And it goes on.  We’re all in this together, but we’ll reduce spending on the poorest in society so that we can give tax cuts to the well off.  Benefits must be frozen as it’s unfair if they rise more than the wages of hard working families.  Given that benefits have been frozen at 1% for two years and ONS figures show average wages only increased by less than 1% once in the past 15 years I’m having trouble with the maths on that, unless we’re talking about the public sector, which the Tories have been vilifying ever since Cameron was elected leader, who have had pay frozen .  So there you are, a hard working tax payer in the public sector with no wage increase for the past few years, David and Gideon’s diktats make you redundant and now you’re a benefits scrounger who isn’t deserving of an increase in income either.  This way to the low wage economy…

And just to add insult to injury we have human rights: well, at least for the moment we have them…  Apparently as we are British we don’t need the European Convention on Human Rights, we can have our own British version.  They just don’t get it – or if they do, they don’t care.  You either believe in universal human rights or you don’t.  And if you don’t then have the guts to say so.  And if you do, then how about principles rather than expediency.  Oh, sorry, this is politics…  Human rights are not a menu where you can choose what you want, when you want it, and who you want it for.  They are all for everyone all the time.  And the whole point of an international convention is that individual signatories cannot change it as and when it suits them.  A “British Bill of Rights” sounds grand [how about a written constitution then …] but any future government with a working majority can rewrite it as they want, and without any forewarning such as inclusion in an election manifesto [much as the recent changes to the NHS.  Now THAT’S mission creep…].

I’m reminded of the words of a Bruce Cockburn song written over 30 years ago* – when I saw him perform it about ten years back he said it was still as relevant as when he wrote it.  Still is…  “It’ll all go back to normal if we put our nation first, But the trouble with normal is it always gets worse”.

And remember.  If, on 7 May next year, you go to bed with David Cameron, you wake up with the Tories – Gove, Gideon, Shapps, IDS, Grayling, every last one of them.  And they’ll probably charge you for it…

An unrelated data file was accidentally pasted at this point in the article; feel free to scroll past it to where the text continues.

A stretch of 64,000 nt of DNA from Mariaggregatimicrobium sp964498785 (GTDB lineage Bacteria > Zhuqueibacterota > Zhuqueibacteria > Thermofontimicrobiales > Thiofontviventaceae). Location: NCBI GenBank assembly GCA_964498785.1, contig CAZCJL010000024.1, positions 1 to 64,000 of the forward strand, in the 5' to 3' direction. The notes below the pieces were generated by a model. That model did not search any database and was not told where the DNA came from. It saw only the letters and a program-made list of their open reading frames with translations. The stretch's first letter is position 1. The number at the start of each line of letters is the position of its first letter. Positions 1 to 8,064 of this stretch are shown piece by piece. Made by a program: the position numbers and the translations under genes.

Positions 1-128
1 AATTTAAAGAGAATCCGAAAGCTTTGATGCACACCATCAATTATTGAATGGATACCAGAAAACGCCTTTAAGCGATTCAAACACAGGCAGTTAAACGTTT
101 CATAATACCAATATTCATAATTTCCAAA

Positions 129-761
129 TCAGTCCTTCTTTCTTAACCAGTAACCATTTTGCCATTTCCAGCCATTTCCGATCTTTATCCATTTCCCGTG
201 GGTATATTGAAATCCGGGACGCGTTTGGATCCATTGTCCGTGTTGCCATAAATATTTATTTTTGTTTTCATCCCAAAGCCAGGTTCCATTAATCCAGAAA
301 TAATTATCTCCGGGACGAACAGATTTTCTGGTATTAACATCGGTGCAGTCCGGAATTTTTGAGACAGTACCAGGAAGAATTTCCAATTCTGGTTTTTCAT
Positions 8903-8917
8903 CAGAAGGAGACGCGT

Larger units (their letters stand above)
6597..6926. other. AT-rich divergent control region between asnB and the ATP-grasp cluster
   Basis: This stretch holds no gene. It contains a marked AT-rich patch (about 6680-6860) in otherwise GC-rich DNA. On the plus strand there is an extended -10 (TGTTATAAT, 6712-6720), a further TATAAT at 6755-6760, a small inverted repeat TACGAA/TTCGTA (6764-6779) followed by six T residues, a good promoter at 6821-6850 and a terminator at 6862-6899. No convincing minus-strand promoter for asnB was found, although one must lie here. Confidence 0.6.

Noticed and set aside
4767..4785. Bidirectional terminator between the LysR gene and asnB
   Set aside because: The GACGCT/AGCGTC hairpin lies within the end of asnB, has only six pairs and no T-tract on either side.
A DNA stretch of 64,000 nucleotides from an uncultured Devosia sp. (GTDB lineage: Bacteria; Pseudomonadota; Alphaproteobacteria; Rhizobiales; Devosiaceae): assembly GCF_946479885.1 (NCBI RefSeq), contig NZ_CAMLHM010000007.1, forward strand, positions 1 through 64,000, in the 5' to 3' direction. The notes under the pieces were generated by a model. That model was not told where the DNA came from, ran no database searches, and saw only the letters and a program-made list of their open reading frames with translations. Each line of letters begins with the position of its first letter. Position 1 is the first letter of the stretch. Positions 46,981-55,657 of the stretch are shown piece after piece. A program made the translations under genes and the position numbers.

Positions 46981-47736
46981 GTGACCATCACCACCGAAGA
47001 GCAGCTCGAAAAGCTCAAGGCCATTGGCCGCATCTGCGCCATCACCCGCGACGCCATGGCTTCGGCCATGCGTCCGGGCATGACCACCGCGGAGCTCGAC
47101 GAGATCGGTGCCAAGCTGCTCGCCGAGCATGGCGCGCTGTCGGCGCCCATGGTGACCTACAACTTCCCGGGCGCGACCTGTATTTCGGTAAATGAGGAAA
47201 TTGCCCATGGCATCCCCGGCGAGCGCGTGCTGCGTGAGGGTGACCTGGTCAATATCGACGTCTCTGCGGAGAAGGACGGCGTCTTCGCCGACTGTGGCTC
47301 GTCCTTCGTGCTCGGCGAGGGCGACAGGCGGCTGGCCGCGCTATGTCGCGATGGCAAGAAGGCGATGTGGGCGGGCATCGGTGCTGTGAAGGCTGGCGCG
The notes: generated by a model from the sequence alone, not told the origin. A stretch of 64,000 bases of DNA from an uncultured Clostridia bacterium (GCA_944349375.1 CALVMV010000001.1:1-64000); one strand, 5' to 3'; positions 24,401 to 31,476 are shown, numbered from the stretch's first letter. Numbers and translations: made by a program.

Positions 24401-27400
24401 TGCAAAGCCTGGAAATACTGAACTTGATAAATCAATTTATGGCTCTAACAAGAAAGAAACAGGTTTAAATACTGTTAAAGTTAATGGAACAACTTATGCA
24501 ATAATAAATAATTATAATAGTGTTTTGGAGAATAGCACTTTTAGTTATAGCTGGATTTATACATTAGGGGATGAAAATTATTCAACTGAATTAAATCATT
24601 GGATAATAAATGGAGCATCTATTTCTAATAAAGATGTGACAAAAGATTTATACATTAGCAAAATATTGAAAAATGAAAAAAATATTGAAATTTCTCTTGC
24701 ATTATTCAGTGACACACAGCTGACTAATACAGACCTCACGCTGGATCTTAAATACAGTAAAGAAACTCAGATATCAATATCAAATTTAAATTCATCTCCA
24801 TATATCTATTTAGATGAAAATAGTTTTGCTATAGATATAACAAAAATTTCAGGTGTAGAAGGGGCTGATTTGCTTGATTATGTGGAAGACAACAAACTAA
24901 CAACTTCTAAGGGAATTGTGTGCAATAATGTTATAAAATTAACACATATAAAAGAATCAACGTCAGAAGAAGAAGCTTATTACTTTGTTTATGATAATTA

*The Trouble with Normal.  I’ve added a link.  If you look at the lyrics it really could have been written yesterday.

Currently listening to: Blues Run the Game – Jackson C Frank.  [Thanks to the wonders of Spotify.  Other music streaming services are available]. A song I first heard as performed by the late great Jackie Leven at The Troubadour in Earl’s Court

The Russians are coming, the Russians are coming…

As stated before, when it comes to Scottish Independence, I’m a ‘no’ vote – as a republican federalist I don’t agree with independence, although I don’t agree with the status quo either [and neither am I an admirer of their music!].  Even so, I continue to be amazed at the ineptitude of the ‘no’ campaign.

In today’s paper [The Observer, since you ask – other newspapers are available] was a 12 page booklet, entitled All the Facts you Need, which I assume is Better Together‘s belated riposte to Scotland’s Future, the 620-odd page tome from the yes to independence campaign.  If we ignore the fact that the cover seems to have ripped off The Guardian/Observer style manual in appearance, I noticed one very odd item within.

On page five, Jobs and Economy, is a section Save our shipyards.  It features the paragraph and image below.

Strange goings-on on the Clyde… [Source: All the facts you need: Better Together]

The ship at the bottom is clearly one of the Queen Elizabeth class aircraft carriers [the largest ship in the Navy’s history] – the double superstructure gives it away.  But what of the other six vessels, which presumably represent the “6 Royal Navy frigates” mentioned.  Without getting too geeky, and suggesting too much of a misspent youth, they looked odd to me: they looked like something from the old Soviet Union.  So a quick google for Soviet corvettes led me to strangely familiar pictures, which turned out to be Tarantul-class corvettes: the best is that below.  Does the outline look familiar?

Soviet-era Tarantul III class Corvette – made in Scotland, apparently…
[Source http://www.militaryimages.net ]


I know that uncle Alex has somewhat unwisely said that he ‘admires’ Vladimir Putin, but surely Better Together isn’t suggesting that an independent Scotland would start building warships for the Russians??

Currently listening to: the sound of my own disbelief…